FIG. 2 shows the results of a test which was run with significantly more gluconate for 4 hours (instead of 24 hours). In these tests the combined hydroxide plus carbonate content was maintained at 7% (the ratio of hydroxide and carbonate was, of course, varied to give the different points on each of the curves). The 2A curve is for 22% sodium gluconate, the 2B curve is for 24% sodium gluconate, and the 2C curve is for 26% sodium gluconate. Comparison of this data with 4-hour tests run with 15% gluconate indicated that increasing the amount of gluconate from 15% to 26% provides about a 34% increase in the amount of calcium sulfate scale converted in 4 hours. Thus, the aqueous solution should contain about 22-26% sodium gluconate, 3-6% sodium hydroxide, and 1-4% sodium carbonate. For these concentrations of gluconate, the optimum proportions of gluconate to hydroxide to carbonate are about 14:3:1.
FIG. 3 shows the percentage conversion as a function of the exposure time and of temperature, using solutions containing 26% sodium gluconate, 5.25% sodium hydroxide, and 1.75% sodium carbonate. Curve 3A is for a temperature of 97° F. (36.2° C.), Curve 3B is for a temperature of 120° F. (48.9° C.), and Curve 3C is for a temperature of 140° F. (60° C.). It can be seen that at 140° F. there is fairly good conversion even in 2 hours, but that at all three temperatures good conversion is obtained in 4 to 6 hours. As most boreholes have elevated bottom-hole temperatures, maintaining the solution in the borehole for between 4 and 6 hours should be adequate even for wells with extensive calcium sulfate scale deposits.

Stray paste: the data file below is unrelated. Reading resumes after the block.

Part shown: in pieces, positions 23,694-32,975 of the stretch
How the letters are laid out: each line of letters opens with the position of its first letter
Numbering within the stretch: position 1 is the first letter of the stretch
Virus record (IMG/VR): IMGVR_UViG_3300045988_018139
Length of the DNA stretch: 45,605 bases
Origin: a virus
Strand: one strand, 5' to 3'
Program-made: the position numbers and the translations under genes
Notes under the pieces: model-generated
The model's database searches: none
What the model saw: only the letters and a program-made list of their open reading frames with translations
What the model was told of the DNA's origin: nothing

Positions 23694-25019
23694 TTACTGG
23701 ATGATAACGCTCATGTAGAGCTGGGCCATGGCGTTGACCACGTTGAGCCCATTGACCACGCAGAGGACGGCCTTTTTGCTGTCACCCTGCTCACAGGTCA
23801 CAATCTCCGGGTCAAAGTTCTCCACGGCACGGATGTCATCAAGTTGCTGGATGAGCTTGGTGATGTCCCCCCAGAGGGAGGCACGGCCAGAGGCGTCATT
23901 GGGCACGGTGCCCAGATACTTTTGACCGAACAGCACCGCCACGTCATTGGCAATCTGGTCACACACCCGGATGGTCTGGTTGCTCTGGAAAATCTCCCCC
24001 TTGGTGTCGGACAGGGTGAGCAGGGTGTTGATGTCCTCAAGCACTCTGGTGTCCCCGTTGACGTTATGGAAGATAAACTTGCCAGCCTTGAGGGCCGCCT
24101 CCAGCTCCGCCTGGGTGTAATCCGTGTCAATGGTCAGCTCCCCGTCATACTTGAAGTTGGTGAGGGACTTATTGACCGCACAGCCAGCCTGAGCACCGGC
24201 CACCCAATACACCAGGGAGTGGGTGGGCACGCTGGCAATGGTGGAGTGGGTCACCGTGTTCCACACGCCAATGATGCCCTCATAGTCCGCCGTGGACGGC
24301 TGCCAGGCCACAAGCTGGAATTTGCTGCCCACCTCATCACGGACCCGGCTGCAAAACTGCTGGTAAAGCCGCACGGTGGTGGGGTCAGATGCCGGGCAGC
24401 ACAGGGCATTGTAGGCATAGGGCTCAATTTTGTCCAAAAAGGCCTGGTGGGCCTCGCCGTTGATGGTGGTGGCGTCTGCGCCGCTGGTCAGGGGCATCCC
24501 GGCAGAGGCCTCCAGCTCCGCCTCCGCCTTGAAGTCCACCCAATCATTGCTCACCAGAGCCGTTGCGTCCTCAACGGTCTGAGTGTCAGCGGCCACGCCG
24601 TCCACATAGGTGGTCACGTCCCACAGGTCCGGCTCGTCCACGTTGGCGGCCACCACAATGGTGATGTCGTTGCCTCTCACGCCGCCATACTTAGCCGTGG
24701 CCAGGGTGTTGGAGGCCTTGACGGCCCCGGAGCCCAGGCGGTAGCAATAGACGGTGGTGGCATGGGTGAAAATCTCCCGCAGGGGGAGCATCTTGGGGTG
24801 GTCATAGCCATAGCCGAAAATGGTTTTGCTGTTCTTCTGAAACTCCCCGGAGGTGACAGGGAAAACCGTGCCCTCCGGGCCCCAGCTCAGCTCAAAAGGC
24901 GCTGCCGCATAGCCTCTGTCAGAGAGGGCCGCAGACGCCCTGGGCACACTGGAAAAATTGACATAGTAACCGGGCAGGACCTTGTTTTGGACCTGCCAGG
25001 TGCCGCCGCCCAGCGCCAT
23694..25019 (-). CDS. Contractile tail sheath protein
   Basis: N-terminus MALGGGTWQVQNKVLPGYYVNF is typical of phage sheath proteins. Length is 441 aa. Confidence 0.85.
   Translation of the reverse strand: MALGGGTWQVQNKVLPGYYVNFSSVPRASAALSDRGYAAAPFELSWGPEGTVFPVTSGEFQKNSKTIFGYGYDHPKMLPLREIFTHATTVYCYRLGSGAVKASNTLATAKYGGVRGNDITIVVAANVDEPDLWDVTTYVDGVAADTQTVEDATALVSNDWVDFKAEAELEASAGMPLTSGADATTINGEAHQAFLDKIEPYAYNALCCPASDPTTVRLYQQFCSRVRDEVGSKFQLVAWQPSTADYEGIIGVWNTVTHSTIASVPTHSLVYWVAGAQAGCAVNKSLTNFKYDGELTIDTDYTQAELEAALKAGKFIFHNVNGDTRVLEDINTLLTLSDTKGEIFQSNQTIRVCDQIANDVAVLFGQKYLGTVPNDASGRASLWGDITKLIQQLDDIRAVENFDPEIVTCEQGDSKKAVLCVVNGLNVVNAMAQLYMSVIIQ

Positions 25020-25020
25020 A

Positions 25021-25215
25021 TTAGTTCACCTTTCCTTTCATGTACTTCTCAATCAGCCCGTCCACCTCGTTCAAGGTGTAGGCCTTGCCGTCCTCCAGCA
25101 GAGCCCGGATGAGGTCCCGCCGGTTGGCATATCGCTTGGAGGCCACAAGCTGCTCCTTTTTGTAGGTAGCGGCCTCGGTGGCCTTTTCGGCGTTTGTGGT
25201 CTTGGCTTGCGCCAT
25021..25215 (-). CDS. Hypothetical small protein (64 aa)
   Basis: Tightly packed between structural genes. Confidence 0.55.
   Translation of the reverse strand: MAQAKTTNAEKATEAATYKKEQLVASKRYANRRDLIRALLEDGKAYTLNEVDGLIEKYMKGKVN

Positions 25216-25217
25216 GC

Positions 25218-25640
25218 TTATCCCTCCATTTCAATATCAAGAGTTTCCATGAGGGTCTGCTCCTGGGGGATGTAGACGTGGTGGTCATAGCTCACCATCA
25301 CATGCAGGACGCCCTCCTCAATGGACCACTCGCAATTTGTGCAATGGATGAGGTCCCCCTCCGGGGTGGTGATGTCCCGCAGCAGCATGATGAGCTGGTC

From the foregoing, it can be seen that the compositions described herein provide for quite rapid scale conversion. The optimum removal appears to be with combined gluconate, hydroxide, and carbonate concentrations of between 30% and 35%. Concentrations of as little as 15% can be used in wells with light scale. In wells with heavy scale, total concentrations of up to about 50% can be used, especially as this allows for some dilution by formation water.
Treatment of various types of acids are known in the art and are generally used in about 10-30% aqueous acid solutions. While sulfamic acid or acetic acid will work, the most commonly used acid solution is hydrochloric, and it has been found to be the most convenient and is preferred.
The invention is not to be construed as limited to the particular forms disclosed herein, since these are to be regarded as illustrative rather than restrictive. The invention is intended to cover all compositions and processes which do not depart from the spirit and scope of the invention.